Scottish National Dictionary (1700–)

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BACKINGS, BACKENS, BAKINS, Also used attrib. Refuse of tow, wool, etc. So far as we know obs. Sc. 1879  Jam.5:
Backings. Refuse of wool or flax, or what is left after dressing it. . . . In the manufacture of flax, it is properly the tow, that is thrown off by a second hackling, which is denominated backings.
Abd. c.1795  Stat. Acc.1 XIX. 207:
The woft was chiefly spun by old women, and that only from backings or nails.
Ags. 1820  J. M. Beatts Municipal Hist. of Dundee (1873) 139:
On market days frugal and industrious housewives might have been seen at the west end of the High Street exposing for sale bundles of yarns of various descriptions, from the finest flax to “backings” and “grunt.”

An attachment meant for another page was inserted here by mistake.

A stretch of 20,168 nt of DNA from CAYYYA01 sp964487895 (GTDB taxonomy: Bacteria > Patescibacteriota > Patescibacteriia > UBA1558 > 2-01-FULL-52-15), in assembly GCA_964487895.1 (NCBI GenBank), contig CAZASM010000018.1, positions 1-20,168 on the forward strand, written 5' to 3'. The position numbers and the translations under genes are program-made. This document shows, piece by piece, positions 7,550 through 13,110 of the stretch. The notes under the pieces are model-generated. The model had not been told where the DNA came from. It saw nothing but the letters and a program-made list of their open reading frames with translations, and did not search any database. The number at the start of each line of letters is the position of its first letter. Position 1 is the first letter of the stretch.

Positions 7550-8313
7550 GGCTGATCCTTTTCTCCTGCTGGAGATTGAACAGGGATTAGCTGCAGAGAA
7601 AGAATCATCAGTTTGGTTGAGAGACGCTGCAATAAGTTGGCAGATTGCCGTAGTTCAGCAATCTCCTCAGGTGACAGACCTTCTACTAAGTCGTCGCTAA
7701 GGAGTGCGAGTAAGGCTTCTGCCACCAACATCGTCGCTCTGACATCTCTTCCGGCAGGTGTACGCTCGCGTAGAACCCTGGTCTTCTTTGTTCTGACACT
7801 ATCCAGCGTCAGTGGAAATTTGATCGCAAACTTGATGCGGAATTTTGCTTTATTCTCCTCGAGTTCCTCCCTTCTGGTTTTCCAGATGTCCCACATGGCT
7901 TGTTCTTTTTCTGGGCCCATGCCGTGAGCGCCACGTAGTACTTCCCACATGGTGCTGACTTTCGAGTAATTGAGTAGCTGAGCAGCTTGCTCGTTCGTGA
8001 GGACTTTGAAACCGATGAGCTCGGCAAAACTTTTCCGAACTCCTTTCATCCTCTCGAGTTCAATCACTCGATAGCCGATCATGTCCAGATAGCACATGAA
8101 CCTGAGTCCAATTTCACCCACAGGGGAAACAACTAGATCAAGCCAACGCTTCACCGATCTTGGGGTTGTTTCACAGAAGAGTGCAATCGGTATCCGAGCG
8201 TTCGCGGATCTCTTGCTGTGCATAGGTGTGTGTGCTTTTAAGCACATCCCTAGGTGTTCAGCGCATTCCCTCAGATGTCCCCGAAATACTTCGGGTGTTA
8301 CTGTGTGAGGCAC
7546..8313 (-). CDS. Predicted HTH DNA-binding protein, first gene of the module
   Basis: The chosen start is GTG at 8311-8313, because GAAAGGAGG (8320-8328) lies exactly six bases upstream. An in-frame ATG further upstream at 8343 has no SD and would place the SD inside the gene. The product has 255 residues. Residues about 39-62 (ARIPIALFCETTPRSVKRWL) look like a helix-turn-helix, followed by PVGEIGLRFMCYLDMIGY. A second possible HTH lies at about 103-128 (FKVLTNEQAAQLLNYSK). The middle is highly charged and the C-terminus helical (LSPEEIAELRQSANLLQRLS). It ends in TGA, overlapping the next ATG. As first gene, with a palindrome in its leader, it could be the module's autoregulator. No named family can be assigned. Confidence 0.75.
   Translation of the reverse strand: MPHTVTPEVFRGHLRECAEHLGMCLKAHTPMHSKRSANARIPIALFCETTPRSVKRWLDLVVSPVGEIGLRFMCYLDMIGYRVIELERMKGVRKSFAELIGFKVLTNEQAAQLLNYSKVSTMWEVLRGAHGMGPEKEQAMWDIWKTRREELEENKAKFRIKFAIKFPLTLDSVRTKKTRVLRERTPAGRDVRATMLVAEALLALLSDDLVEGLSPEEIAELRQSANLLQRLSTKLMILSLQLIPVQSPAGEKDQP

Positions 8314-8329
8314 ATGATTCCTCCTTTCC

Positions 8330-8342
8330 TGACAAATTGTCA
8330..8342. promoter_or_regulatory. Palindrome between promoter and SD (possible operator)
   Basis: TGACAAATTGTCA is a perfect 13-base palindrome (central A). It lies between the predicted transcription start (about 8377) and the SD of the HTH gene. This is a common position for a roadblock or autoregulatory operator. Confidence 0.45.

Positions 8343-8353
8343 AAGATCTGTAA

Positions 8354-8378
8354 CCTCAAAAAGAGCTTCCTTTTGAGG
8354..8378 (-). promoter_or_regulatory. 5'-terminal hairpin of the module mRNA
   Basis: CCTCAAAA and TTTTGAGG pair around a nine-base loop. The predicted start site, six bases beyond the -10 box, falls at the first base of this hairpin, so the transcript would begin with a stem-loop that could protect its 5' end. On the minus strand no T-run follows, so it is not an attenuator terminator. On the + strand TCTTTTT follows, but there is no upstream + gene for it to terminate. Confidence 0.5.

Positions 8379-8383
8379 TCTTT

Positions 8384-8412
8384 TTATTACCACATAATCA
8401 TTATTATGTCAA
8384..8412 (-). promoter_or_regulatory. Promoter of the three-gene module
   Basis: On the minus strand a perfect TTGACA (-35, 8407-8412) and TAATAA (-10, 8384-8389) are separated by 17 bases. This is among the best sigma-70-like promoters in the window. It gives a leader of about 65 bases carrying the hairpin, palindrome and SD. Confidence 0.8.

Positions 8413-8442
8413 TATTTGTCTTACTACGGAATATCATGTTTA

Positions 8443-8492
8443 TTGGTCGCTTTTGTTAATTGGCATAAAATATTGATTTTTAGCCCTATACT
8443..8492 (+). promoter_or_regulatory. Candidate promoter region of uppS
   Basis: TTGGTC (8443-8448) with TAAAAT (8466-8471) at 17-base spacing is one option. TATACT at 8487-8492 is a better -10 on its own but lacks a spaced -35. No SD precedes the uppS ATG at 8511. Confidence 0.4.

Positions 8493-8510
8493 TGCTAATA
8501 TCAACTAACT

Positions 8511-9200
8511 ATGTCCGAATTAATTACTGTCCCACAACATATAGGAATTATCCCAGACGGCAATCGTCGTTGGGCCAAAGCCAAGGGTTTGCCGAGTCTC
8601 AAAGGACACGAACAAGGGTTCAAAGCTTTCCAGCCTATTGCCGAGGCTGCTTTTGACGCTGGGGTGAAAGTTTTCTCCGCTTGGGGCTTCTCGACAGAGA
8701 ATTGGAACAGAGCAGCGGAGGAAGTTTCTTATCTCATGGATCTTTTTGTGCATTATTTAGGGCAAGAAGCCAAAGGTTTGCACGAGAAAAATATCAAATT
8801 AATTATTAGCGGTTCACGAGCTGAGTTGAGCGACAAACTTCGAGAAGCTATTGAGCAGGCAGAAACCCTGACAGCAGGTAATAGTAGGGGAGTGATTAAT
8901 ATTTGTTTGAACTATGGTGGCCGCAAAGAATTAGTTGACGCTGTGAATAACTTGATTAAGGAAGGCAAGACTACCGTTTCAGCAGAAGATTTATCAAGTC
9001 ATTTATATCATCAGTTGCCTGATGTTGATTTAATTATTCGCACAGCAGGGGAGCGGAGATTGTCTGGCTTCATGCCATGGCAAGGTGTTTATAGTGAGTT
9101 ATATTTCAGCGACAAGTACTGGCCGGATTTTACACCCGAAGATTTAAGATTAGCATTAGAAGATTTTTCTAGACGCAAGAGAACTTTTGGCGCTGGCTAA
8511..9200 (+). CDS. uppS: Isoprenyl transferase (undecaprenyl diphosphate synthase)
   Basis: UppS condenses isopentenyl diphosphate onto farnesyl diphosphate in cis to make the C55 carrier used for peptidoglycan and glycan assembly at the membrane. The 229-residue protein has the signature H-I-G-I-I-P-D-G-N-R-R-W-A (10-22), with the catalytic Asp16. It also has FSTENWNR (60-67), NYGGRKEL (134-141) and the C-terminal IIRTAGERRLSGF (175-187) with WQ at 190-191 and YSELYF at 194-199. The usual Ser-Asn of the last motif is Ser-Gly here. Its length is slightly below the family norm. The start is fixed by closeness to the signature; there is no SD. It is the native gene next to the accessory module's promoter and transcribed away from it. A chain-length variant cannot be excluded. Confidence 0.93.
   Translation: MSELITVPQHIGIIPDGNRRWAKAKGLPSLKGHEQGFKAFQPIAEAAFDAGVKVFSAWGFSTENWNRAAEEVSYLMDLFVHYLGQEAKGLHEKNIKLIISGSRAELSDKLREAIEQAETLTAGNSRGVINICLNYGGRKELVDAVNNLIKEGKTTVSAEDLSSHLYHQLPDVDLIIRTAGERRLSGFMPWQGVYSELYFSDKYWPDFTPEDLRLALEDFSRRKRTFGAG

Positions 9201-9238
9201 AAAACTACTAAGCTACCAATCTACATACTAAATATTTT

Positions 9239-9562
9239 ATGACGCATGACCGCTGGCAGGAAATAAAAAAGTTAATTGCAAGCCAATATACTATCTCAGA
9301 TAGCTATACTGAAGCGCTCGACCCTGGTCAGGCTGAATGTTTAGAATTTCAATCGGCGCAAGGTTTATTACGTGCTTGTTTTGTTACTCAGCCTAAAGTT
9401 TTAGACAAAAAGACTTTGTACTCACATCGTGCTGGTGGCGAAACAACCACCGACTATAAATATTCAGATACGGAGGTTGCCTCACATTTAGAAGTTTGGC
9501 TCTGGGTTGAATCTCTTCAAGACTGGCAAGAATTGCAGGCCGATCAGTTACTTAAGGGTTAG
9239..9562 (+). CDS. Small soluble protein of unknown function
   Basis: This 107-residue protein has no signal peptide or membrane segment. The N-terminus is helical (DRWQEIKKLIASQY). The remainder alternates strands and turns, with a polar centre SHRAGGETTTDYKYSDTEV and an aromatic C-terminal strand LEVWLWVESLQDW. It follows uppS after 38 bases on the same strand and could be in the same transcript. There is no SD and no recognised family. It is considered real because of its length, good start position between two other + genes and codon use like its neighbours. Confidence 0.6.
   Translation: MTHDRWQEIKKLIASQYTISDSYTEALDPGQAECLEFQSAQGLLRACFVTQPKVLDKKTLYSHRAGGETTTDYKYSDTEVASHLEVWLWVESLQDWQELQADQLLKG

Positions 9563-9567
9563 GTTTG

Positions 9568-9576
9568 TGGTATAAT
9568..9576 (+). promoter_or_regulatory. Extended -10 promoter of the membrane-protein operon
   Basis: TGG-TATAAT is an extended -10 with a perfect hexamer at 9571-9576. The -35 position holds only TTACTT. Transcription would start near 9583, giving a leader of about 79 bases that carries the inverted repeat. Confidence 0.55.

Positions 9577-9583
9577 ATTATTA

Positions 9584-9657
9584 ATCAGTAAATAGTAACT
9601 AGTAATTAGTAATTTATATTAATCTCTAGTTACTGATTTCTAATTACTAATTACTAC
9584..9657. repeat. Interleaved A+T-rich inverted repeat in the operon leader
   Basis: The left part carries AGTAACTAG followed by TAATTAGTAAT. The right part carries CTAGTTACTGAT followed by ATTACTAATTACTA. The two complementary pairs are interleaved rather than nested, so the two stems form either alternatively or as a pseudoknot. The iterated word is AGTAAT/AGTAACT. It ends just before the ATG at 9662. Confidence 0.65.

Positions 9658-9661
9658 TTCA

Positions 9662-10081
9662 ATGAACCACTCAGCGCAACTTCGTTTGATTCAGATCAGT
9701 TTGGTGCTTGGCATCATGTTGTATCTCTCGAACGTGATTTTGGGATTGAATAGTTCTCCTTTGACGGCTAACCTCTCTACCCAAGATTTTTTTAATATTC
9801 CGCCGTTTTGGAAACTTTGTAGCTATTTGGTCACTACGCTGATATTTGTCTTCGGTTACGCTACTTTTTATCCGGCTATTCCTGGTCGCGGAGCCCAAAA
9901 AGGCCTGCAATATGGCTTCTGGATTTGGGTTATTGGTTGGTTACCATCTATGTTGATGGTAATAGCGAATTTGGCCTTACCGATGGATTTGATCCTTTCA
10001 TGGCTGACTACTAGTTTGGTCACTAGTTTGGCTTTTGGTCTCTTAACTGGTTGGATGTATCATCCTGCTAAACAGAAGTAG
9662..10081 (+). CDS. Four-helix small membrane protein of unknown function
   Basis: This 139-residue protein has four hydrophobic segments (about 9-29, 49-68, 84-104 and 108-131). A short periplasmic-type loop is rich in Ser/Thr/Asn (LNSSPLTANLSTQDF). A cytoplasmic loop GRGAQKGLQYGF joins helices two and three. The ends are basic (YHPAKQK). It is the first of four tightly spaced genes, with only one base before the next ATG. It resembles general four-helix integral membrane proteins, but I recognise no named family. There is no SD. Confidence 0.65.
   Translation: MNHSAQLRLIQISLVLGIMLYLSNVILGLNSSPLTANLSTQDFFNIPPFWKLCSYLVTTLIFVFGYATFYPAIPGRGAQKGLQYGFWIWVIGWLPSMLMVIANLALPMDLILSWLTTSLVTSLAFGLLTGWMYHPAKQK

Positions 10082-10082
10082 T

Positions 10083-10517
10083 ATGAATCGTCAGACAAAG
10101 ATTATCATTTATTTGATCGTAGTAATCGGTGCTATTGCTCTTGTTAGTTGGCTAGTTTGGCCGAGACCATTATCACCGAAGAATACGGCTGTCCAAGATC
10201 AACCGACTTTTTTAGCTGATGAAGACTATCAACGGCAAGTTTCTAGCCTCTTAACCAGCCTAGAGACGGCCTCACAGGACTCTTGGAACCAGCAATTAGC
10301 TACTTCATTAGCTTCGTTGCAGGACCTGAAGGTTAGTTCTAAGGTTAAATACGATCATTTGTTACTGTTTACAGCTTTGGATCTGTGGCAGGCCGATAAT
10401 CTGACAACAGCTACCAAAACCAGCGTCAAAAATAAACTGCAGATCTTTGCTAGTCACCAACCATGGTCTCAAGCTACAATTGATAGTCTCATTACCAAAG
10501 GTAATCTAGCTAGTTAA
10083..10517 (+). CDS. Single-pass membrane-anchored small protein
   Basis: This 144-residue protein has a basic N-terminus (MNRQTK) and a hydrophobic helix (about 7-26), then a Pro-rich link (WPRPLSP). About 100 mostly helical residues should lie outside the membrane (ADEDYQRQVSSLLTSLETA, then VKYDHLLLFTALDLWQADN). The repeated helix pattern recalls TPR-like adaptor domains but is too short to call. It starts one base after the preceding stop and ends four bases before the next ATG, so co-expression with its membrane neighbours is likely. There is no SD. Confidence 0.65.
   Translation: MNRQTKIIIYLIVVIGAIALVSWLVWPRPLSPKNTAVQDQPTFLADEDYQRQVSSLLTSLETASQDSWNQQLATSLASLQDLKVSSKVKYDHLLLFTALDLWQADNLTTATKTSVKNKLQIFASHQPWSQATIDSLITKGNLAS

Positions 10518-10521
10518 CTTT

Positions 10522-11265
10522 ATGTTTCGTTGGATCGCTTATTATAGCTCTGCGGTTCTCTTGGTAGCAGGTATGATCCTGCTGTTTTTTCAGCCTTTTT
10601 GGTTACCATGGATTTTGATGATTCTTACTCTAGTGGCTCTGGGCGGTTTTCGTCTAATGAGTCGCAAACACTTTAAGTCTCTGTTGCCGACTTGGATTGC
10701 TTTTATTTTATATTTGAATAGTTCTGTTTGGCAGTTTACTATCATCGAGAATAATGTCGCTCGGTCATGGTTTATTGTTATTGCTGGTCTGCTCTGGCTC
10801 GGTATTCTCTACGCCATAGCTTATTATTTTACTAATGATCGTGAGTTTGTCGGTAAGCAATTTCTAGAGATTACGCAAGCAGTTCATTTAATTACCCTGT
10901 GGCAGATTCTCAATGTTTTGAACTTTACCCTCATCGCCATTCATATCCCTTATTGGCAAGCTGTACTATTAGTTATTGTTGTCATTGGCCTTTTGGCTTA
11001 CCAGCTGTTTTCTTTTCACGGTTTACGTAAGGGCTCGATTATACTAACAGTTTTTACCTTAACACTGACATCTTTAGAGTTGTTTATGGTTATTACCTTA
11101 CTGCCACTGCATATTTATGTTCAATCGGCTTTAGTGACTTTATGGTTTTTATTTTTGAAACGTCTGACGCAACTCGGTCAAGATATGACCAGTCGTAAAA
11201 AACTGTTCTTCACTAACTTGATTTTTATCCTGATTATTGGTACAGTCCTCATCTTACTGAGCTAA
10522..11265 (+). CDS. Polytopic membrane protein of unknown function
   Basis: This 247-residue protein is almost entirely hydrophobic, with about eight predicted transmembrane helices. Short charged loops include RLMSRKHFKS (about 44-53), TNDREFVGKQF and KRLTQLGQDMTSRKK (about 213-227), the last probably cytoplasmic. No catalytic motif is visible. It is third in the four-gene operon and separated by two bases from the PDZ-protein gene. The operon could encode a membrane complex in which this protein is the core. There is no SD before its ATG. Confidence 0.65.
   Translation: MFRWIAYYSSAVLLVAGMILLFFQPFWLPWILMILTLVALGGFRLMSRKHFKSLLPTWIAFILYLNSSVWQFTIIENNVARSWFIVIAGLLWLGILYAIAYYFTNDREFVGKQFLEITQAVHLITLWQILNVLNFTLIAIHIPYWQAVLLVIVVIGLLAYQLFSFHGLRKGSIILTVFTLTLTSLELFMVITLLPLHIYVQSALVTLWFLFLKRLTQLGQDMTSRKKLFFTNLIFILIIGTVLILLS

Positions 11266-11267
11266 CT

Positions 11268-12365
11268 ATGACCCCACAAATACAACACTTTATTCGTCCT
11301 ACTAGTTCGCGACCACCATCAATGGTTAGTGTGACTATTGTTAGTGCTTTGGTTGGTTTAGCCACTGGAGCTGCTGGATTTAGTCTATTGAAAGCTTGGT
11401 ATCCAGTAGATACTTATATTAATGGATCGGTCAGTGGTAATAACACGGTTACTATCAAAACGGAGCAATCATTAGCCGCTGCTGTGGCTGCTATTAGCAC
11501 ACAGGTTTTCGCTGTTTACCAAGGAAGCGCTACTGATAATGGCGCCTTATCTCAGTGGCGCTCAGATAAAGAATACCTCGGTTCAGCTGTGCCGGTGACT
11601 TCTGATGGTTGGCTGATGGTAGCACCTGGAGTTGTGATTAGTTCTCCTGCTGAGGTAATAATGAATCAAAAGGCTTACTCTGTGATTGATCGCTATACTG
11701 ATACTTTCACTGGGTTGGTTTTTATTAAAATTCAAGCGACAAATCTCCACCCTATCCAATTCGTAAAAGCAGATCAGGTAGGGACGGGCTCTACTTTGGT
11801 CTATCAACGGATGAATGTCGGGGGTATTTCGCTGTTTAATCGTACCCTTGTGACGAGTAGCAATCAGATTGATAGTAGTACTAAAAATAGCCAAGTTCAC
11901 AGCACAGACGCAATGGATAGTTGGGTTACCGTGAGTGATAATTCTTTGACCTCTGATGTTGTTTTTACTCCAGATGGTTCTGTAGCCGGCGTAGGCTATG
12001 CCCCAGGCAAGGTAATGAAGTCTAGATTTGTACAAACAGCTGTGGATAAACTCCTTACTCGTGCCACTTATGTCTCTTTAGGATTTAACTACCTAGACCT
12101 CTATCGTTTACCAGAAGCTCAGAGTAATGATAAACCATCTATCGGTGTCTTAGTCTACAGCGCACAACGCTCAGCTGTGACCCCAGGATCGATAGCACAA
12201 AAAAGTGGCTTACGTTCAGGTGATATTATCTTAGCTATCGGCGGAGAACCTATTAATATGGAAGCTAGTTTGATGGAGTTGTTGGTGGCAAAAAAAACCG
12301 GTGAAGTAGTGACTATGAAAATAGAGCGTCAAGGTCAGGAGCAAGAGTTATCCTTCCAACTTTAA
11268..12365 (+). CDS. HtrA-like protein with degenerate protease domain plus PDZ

Fif. 1875  A. Burgess Poute (1890) 30:
Aald Tamy shood wi Hemp — what sootirs shoo wi now Is spun frae Rottin lint — or bakins pob — or Towe.
Armagh 1780  A. Young Tour in Ireland I. 174:
The rough stone, after hackling, will produce 8 lb. flax for coarse linen; and 4 lb. of dressed tow, and some for backens.

[Back (see Backs, n.1) + ing, a suff. of which the original function was to form nouns of action from verbs, but which was extended later to form derivatives from nouns.]

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"Backings n. pl.". Dictionary of the Scots Language. 2004. Scottish Language Dictionaries Ltd. Accessed 20 May 2019 <>



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